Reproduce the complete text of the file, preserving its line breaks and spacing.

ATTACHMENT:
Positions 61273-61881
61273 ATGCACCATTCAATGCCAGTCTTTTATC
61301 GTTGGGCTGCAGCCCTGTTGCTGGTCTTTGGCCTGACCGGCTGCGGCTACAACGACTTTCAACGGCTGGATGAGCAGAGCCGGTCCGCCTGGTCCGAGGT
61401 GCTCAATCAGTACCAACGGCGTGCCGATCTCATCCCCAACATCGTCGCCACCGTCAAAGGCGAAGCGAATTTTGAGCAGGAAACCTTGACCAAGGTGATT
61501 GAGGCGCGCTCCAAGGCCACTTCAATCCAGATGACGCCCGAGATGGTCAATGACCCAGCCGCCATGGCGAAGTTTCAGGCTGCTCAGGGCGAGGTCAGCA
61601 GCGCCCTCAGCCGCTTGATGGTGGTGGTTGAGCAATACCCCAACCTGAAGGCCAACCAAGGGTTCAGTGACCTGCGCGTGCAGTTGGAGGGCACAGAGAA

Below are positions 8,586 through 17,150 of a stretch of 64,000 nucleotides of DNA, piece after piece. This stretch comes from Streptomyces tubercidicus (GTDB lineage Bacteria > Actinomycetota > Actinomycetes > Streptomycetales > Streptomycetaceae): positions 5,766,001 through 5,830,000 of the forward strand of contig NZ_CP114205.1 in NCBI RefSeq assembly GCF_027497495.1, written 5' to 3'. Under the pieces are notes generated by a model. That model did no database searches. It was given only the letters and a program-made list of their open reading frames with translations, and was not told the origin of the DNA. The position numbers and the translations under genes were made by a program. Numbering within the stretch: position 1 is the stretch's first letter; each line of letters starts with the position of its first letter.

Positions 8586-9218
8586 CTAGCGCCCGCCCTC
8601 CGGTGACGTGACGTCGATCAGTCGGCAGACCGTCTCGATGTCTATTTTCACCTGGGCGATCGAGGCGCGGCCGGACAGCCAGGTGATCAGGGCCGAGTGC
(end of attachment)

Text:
Positions 61273-61881
61273 ATGCACCATTCAATGCCAGTCTTTTATC
61301 GTTGGGCTGCAGCCCTGTTGCTGGTCTTTGGCCTGACCGGCTGCGGCTACAACGACTTTCAACGGCTGGATGAGCAGAGCCGGTCCGCCTGGTCCGAGGT
61401 GCTCAATCAGTACCAACGGCGTGCCGATCTCATCCCCAACATCGTCGCCACCGTCAAAGGCGAAGCGAATTTTGAGCAGGAAACCTTGACCAAGGTGATT
61501 GAGGCGCGCTCCAAGGCCACTTCAATCCAGATGACGCCCGAGATGGTCAATGACCCAGCCGCCATGGCGAAGTTTCAGGCTGCTCAGGGCGAGGTCAGCA
61601 GCGCCCTCAGCCGCTTGATGGTGGTGGTTGAGCAATACCCCAACCTGAAGGCCAACCAAGGGTTCAGTGACCTGCGCGTGCAGTTGGAGGGCACAGAGAA

Below are positions 8,586 through 17,150 of a stretch of 64,000 nucleotides of DNA, piece after piece. This stretch comes from Streptomyces tubercidicus (GTDB lineage Bacteria > Actinomycetota > Actinomycetes > Streptomycetales > Streptomycetaceae): positions 5,766,001 through 5,830,000 of the forward strand of contig NZ_CP114205.1 in NCBI RefSeq assembly GCF_027497495.1, written 5' to 3'. Under the pieces are notes generated by a model. That model did no database searches. It was given only the letters and a program-made list of their open reading frames with translations, and was not told the origin of the DNA. The position numbers and the translations under genes were made by a program. Numbering within the stretch: position 1 is the stretch's first letter; each line of letters starts with the position of its first letter.

Positions 8586-9218
8586 CTAGCGCCCGCCCTC
8601 CGGTGACGTGACGTCGATCAGTCGGCAGACCGTCTCGATGTCTATTTTCACCTGGGCGATCGAGGCGCGGCCGGACAGCCAGGTGATCAGGGCCGAGTGC